can be contained on a line: about 4076 bytes maximum. You will be
        warned if this occurs, with an error message stating:

          '\0' is an unrecognized escape in character string starting "...

        In this case, try to break down your R code into several smaller,
        more manageable statements. Alternatively, adding newline characters
        "\n" at strategic places in the R statements will work around the

        Similar to *run()* but reads the R commands from the specified file.
        Internally, this method converts the filename to a format compatible
        with R and then passes it to the R *source()* command to read the
        file and execute the commands.

        Get the results from the last R command.

        Set the value of an R variable (scalar or vector). Example:

          # Create an R scalar
          $R->set( 'x', 'pear' );


          # Create an R list
          $R->set( 'y', [1, 2, 3] );

        Get the value of an R variable (scalar or vector). Example:

          # Retrieve an R scalar. $x is a Perl scalar.
          my $x = $R->get( 'x' );


          # Retrieve an R list. $x is a Perl arrayref.
          my $y = $R->get( 'y' );

        Explicitly start R. Most times, you do not need to do that because
        the first execution of *run()* or *set()* will automatically call

        Stop a running instance of R. You need to call this method after
        running a shared bridge. For a simple bridge, you do not need to do
        this because *stop()* is automatically called when the Statistics::R
        object goes out of scope.

        *stop()* and *start()* R.

        Get or set the path to the R executable. Note that the path will be
        available only after start() has been called.

        Get the version number of R.

        Was R started in shared mode?

        Is R running?

        Return the PID of the running R process

    Since *Statistics::R* relies on R to work, you need to install R first.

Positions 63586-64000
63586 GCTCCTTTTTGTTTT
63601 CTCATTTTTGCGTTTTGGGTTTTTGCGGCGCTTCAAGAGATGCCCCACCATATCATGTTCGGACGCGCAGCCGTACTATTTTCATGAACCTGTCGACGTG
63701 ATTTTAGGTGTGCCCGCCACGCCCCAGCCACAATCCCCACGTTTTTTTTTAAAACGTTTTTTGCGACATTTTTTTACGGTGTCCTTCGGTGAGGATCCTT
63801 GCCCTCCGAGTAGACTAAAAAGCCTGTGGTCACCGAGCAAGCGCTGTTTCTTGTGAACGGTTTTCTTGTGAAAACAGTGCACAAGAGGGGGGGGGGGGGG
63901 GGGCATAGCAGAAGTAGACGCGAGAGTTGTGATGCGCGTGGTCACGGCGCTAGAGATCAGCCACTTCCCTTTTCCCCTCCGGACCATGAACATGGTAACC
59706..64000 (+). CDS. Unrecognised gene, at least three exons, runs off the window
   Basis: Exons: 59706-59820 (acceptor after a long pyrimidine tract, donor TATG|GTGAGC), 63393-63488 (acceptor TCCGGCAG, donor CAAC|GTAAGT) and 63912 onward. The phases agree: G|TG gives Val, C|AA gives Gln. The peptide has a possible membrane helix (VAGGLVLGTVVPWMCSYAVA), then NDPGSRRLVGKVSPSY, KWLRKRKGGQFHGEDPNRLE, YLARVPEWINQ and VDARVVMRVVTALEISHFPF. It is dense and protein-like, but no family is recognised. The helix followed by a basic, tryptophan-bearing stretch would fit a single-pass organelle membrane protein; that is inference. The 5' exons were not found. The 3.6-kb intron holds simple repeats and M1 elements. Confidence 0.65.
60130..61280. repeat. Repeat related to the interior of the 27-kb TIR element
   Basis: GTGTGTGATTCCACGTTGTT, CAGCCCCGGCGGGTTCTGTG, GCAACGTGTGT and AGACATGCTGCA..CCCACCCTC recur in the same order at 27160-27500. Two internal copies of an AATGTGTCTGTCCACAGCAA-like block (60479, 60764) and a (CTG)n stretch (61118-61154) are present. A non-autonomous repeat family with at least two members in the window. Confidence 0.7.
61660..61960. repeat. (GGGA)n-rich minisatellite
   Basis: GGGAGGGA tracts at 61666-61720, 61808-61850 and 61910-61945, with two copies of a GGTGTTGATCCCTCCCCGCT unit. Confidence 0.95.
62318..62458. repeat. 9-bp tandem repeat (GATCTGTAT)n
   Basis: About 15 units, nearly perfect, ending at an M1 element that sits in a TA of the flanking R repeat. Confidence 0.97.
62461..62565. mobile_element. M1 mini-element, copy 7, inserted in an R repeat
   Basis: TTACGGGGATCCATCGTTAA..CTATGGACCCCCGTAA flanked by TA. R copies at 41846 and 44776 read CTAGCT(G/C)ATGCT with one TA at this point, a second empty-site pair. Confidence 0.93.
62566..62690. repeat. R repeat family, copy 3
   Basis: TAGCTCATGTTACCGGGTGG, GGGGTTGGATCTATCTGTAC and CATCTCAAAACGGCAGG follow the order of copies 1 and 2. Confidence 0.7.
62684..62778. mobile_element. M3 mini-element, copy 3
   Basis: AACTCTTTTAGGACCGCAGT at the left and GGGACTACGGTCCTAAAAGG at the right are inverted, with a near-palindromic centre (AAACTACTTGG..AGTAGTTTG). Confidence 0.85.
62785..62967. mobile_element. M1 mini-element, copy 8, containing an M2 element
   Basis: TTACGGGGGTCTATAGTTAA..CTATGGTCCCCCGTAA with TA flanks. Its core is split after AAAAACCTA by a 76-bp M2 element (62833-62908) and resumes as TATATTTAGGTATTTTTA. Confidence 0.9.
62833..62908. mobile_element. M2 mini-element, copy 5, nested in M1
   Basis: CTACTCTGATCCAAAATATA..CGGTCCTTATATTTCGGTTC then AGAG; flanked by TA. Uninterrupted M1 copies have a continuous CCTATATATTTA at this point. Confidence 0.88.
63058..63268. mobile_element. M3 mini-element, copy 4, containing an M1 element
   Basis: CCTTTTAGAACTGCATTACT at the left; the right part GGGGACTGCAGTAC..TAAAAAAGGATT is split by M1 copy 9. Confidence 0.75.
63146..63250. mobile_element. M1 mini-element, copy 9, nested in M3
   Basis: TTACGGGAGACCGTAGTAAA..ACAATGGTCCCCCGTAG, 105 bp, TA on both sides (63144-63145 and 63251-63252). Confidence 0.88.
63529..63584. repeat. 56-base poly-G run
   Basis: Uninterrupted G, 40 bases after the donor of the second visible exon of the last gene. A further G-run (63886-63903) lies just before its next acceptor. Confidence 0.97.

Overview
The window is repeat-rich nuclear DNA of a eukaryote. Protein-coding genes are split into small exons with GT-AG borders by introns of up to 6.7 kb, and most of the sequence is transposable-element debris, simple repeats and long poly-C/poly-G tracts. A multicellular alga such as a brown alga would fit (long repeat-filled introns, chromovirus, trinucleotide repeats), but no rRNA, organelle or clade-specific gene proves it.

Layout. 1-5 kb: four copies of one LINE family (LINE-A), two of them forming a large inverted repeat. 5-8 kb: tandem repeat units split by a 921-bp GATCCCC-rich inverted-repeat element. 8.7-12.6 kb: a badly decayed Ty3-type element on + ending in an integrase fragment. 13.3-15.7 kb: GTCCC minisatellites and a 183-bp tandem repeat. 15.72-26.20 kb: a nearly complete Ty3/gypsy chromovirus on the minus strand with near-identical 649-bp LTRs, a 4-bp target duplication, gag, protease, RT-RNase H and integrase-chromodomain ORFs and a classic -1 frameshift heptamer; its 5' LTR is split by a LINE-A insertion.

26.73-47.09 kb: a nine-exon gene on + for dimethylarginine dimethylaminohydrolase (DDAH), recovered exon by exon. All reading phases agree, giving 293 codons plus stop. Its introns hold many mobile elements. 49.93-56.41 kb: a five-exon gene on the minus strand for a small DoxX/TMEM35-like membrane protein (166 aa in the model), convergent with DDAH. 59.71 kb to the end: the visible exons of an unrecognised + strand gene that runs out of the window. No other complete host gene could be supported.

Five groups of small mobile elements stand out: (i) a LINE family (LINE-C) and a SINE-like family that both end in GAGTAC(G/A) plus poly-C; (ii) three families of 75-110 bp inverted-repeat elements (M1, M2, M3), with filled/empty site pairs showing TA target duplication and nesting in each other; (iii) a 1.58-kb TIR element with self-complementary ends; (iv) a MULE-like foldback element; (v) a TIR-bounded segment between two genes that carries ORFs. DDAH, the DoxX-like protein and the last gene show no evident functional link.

See this page for downloads, <>. If R is in
    your PATH environment variable, then it should be available from a
    terminal and be detected automatically by *Statistics::R*. This means
    that you don't have to do anything on Linux systems to get
    *Statistics::R* working. On Windows systems, in addition to the folders
    described in PATH, the usual suspects will be checked for the presence
    of the R binary, e.g. C:\Program Files\R. If *Statistics::R* does not
    find where R is installed, your last recourse is to specify its full
    path when calling new():

        my $R = Statistics::R->new( bin => $fullpath );

    You also need to have the following CPAN Perl modules installed:

    Text::Balanced (>= 1.97)
    version (>= 0.77)

    *   Statistics::R::Win32

    *   Statistics::R::Legacy

    *   The R-project web site: <>

    *   Statistics::* modules for Perl:

    Florent Angly <> (2011 rewrite)

    Graciliano M. P. <> (original code)

    Florent Angly <>

    Brian Cassidy <>

    This program is free software; you can redistribute it and/or modify it
    under the same terms as Perl itself.

    All complex software has bugs lurking in it, and this program is no
    exception. If you find a bug, please report it on the CPAN Tracker of
    Statistics::R: <>

    Bug reports, suggestions and patches are welcome. The Statistics::R code
    is developed on Github (<>) and is
    under Git revision control. To get the latest revision, run:

       git clone git://